For more information, methodology and access to the complete findings and white paper entitled Communicating Critical Events: CEO Transitions and the Risk to Enterprise Value, please visit http://www.ceotransitionstudy.com/.

About the FTI Consulting CEO Transition Study

This study is the first edition of the global series Communicating Critical Events: CEO Transitions and the Risk to Enterprise Value, conducted by the Strategic Communications practice of FTI Consulting. To better understand and quantify the value-at-risk during leadership changes at large-capitalization companies, FTI Consulting studied 263 companies across 37 countries. The selected CEO transitions were analyzed on the basis of alpha, net stock performance was examined relative to a comparable index (i.e., a positive alpha indicates the stock outperformed its benchmark index), and the relevant indices were determined by the country of domicile and local exchange on which the shares traded (e.g., S&P 500 Index, FTSE 100 Index, Nikkei 225 Index, German DAX Index, Paris CAC 40 Index). Each transition was further classified based on a number of characteristics to fully encapsulate the details of the situation, including background of the incoming CEO and circumstances that led to the transition. FTI Consulting also solicited feedback from 358 portfolio managers and analysts to better understand the extent to which CEO reputation, in general, and leadership changes, in particular, impact investment decisions and, therefore, enterprise value.

About the Strategic Communications Practice of FTI Consulting

The Strategic Communications practice of FTI Consulting, formerly known as FD, is one of the world's most highly regarded communications consultancies. With more than 20 years of experience advising management teams in critical situations, the Strategic Communications practice supports clients in protecting and enhancing their reputation in the capital markets, society and the political environment. Services of the Strategic Communications practice are financial communications, corporate communications and public affairs, with specialty offerings that include strategy consulting, research, creative engagement, crisis and issues management, and change communications. The Strategic Communications practice of FTI Consulting is an established market leader in M&A communications and has been for many years.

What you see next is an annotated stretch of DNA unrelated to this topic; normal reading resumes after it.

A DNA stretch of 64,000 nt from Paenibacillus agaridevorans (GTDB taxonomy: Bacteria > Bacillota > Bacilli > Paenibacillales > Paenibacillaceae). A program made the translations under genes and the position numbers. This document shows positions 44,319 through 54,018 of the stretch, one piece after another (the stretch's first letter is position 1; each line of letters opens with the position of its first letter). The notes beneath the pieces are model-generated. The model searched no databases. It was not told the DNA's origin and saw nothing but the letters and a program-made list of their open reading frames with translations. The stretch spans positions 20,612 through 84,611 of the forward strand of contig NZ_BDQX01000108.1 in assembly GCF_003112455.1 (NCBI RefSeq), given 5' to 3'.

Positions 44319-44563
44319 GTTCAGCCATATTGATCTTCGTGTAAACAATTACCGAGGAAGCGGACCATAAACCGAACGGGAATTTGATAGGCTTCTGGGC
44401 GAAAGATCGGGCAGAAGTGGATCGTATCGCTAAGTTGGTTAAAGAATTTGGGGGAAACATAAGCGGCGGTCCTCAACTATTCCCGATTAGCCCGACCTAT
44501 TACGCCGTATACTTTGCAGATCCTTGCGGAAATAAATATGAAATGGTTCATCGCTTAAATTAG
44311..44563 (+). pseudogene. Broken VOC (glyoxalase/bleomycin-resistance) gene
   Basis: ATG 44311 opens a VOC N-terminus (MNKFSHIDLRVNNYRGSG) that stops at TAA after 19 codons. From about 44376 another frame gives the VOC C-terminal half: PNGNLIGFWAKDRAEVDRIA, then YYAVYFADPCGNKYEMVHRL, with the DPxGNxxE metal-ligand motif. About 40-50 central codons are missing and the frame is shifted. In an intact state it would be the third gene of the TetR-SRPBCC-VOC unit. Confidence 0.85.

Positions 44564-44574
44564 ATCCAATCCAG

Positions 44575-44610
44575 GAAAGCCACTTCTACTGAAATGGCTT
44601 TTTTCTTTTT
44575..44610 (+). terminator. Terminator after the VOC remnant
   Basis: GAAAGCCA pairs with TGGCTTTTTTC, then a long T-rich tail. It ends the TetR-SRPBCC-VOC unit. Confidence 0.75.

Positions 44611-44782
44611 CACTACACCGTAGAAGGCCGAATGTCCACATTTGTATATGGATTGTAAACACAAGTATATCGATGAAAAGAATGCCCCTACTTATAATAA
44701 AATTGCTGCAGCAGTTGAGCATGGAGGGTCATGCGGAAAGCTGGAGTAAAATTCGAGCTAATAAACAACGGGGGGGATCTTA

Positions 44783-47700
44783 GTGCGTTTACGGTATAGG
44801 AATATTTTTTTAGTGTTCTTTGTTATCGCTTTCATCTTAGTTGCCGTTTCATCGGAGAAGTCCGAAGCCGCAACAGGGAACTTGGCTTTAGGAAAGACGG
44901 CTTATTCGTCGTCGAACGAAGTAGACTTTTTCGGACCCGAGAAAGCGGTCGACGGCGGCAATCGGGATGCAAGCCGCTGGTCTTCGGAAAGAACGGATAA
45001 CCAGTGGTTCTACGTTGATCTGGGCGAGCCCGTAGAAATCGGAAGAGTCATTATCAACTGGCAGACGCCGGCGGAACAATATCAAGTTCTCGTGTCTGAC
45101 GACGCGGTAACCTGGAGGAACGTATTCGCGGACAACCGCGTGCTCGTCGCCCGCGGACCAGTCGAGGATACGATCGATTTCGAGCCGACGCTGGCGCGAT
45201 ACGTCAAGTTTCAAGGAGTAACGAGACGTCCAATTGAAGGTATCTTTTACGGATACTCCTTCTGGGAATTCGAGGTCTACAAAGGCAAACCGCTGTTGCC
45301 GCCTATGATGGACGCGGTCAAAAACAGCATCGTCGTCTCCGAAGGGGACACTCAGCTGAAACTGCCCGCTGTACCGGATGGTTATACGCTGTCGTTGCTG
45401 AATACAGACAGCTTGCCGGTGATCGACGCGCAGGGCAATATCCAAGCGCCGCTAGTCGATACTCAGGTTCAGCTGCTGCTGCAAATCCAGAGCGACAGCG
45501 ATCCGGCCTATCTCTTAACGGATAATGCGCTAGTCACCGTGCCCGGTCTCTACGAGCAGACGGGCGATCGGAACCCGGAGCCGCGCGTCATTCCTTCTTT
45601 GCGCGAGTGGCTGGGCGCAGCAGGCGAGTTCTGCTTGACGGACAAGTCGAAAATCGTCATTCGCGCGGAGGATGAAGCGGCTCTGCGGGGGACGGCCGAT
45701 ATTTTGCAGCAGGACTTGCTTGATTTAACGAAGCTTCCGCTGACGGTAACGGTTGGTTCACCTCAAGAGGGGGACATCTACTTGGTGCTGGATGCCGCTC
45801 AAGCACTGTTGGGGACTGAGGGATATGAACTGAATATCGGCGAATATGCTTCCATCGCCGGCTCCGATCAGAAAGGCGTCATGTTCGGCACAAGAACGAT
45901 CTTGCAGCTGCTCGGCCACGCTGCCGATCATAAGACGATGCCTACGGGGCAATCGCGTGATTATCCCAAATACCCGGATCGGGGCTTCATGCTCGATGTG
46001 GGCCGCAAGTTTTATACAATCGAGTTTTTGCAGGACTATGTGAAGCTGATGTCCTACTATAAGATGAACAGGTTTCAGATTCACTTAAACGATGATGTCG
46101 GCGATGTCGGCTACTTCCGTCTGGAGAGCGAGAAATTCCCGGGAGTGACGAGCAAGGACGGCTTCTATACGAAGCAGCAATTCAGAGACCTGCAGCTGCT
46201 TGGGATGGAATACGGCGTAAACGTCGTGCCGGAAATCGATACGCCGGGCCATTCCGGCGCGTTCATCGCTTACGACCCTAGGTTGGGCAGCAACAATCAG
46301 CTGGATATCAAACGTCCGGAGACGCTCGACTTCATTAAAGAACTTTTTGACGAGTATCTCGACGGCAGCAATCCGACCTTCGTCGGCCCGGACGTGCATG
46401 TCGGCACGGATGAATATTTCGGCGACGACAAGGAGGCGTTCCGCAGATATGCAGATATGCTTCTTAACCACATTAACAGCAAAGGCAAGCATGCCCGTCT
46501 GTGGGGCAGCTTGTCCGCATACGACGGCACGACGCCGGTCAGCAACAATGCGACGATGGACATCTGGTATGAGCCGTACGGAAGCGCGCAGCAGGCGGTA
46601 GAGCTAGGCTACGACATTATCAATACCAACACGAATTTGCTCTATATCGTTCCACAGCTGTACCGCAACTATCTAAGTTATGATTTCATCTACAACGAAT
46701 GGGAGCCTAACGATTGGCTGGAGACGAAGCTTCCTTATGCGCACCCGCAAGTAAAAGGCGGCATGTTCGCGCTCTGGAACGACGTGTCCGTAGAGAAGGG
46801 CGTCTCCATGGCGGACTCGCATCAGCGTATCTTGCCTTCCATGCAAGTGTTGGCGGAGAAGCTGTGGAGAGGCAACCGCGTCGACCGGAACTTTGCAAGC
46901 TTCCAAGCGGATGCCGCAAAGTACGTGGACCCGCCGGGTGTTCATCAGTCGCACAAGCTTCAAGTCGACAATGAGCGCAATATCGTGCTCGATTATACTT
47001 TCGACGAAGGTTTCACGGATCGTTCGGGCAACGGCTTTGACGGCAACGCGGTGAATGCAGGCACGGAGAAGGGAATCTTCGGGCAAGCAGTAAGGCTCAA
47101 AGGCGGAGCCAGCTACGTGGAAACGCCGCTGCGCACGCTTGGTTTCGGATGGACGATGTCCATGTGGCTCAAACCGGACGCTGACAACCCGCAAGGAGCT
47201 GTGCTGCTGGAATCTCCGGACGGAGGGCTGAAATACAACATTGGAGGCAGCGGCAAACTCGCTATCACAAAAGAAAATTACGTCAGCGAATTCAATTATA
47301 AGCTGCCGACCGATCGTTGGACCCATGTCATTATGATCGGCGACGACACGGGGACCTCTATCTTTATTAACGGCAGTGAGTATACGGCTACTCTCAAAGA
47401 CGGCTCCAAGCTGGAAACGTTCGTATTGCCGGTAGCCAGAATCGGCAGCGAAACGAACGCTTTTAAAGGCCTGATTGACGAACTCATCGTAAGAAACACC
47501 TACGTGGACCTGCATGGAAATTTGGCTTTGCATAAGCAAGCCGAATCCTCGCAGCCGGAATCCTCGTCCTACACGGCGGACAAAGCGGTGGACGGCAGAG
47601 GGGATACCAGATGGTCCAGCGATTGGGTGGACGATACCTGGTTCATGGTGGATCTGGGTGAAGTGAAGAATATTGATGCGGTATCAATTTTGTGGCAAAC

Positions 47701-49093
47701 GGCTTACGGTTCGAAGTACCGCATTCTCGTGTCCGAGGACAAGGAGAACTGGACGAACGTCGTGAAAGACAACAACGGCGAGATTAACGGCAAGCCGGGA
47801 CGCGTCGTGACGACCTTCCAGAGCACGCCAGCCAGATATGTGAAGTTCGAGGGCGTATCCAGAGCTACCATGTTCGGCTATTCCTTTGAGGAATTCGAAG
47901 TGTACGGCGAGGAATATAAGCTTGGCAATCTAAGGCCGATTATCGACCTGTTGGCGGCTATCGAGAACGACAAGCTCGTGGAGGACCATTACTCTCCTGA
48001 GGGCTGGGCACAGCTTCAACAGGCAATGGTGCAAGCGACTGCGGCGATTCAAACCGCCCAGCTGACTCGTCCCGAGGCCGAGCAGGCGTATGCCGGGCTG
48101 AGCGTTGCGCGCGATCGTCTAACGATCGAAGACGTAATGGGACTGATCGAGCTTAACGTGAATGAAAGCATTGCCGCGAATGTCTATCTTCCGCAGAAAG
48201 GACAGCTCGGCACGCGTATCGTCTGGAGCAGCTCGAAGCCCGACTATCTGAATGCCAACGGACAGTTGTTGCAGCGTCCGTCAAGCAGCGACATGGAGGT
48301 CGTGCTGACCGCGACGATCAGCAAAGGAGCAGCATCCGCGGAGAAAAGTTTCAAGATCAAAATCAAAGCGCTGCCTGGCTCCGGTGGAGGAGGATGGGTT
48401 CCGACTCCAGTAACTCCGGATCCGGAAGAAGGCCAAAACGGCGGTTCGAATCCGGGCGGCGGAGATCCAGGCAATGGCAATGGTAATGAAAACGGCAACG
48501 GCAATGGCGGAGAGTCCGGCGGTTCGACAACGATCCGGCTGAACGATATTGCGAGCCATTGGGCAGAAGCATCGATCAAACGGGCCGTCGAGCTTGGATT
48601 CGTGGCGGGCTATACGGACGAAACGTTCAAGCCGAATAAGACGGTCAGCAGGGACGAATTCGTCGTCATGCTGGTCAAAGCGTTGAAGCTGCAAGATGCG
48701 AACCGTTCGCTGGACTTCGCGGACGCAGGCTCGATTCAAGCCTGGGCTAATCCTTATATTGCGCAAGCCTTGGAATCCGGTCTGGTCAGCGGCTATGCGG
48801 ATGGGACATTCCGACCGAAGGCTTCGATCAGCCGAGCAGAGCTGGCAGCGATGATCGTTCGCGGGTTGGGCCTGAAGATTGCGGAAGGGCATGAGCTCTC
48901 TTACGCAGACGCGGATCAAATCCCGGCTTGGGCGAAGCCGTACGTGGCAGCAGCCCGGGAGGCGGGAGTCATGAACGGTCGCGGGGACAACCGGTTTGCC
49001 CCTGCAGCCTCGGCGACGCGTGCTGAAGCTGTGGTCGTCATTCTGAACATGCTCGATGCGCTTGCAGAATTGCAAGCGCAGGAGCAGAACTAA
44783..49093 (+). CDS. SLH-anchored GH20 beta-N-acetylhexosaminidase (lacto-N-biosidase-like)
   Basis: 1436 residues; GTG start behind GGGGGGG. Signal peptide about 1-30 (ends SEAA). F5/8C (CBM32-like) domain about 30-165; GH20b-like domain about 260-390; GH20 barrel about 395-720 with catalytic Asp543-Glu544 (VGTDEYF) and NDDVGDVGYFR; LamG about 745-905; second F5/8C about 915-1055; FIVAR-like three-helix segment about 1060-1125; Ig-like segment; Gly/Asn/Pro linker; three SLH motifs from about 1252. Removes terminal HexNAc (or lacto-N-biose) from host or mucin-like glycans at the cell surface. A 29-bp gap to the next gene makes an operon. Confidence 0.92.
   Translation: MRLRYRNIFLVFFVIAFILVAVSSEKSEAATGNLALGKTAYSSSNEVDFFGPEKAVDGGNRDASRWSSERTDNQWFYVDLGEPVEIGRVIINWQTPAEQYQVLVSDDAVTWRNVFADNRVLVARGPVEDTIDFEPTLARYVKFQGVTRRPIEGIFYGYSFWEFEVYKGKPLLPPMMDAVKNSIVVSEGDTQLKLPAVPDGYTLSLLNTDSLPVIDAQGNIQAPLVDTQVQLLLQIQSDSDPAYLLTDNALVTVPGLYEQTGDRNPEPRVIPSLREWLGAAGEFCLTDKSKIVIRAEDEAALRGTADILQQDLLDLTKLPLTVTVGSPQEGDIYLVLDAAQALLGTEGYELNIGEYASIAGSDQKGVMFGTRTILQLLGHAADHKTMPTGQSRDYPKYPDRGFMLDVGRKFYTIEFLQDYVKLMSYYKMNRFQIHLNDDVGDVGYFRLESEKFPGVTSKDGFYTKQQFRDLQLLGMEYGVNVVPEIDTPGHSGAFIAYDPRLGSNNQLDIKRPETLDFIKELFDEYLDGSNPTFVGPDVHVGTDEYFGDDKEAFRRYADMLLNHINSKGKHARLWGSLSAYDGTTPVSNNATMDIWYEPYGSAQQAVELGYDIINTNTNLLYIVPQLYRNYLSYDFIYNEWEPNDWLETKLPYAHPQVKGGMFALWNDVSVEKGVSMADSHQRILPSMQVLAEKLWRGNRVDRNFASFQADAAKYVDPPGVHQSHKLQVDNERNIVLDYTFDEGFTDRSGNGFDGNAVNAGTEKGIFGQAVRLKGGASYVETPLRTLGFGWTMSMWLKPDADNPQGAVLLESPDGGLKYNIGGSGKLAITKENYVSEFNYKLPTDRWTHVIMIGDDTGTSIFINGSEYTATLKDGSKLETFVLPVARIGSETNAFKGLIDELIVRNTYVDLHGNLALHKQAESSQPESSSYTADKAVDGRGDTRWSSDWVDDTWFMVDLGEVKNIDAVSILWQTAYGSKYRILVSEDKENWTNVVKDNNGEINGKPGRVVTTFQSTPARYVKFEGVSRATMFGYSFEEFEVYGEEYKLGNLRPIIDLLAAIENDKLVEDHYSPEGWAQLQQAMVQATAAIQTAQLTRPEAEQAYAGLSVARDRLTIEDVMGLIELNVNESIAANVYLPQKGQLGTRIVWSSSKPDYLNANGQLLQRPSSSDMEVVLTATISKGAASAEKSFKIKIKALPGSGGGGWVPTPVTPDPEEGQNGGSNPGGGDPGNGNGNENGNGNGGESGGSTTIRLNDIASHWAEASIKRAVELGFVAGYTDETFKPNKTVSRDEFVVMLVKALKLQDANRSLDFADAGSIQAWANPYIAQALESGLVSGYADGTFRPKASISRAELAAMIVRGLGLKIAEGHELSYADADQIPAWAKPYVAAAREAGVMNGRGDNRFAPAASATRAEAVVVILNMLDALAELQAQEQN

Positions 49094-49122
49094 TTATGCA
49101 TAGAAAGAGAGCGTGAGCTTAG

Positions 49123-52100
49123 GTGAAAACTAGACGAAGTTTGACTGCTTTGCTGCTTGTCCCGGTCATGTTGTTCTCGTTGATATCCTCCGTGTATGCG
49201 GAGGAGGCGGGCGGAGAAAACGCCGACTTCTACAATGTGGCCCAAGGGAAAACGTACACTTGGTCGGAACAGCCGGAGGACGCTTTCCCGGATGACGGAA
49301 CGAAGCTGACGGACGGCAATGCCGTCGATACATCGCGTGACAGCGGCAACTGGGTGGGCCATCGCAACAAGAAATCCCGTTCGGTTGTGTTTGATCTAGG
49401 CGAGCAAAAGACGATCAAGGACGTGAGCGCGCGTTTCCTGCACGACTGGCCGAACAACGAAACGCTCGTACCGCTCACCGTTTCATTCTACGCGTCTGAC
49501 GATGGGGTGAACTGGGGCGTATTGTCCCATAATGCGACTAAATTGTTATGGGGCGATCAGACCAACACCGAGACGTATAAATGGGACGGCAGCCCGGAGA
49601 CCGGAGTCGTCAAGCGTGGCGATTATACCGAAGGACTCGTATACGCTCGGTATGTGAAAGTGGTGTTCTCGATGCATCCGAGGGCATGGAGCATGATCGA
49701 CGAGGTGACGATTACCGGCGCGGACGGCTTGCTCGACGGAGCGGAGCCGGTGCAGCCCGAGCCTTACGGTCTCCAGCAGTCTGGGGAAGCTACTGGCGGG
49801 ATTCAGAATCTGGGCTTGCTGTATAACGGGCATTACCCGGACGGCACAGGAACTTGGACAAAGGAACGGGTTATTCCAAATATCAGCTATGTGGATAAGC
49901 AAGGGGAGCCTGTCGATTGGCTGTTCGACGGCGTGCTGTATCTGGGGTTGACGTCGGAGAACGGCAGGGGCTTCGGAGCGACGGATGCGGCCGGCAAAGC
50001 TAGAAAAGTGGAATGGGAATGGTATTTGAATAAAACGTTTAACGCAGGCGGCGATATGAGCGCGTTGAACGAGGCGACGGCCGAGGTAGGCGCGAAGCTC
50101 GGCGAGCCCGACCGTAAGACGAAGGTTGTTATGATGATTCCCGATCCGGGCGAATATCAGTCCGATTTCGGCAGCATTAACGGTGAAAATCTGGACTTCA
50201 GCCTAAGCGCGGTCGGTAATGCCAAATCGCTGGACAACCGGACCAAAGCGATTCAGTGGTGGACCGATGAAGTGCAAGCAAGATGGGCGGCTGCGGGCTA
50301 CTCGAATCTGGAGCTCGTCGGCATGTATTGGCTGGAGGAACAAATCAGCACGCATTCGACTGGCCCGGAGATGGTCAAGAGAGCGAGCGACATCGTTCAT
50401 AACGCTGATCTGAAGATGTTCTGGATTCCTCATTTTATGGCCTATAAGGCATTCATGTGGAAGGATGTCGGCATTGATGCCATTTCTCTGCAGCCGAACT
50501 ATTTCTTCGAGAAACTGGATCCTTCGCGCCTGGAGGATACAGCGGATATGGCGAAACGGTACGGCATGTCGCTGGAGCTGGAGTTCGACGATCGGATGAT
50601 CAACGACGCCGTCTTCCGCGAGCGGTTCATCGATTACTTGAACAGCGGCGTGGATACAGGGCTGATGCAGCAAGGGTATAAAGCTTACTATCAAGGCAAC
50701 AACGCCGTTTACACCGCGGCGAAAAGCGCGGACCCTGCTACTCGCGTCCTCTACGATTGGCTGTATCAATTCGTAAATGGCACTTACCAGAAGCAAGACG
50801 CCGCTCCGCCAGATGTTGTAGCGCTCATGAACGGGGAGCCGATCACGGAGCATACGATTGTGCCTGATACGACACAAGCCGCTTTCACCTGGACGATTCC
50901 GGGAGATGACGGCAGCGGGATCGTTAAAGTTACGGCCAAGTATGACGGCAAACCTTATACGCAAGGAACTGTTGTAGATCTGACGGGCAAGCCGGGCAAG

About FTI Consulting

FTI Consulting, Inc. is a global business advisory firm dedicated to helping organizations protect and enhance enterprise value in an increasingly complex legal, regulatory and economic environment. With more than 3,700 employees located in 22 countries, FTI Consulting professionals work closely with clients to anticipate, illuminate and overcome complex business challenges in areas such as investigations, litigation, mergers and acquisitions, regulatory issues, reputation management and restructuring. The company generated $1.4 billion in revenues during fiscal year 2010. More information can be found at http://www.fticonsulting.com/.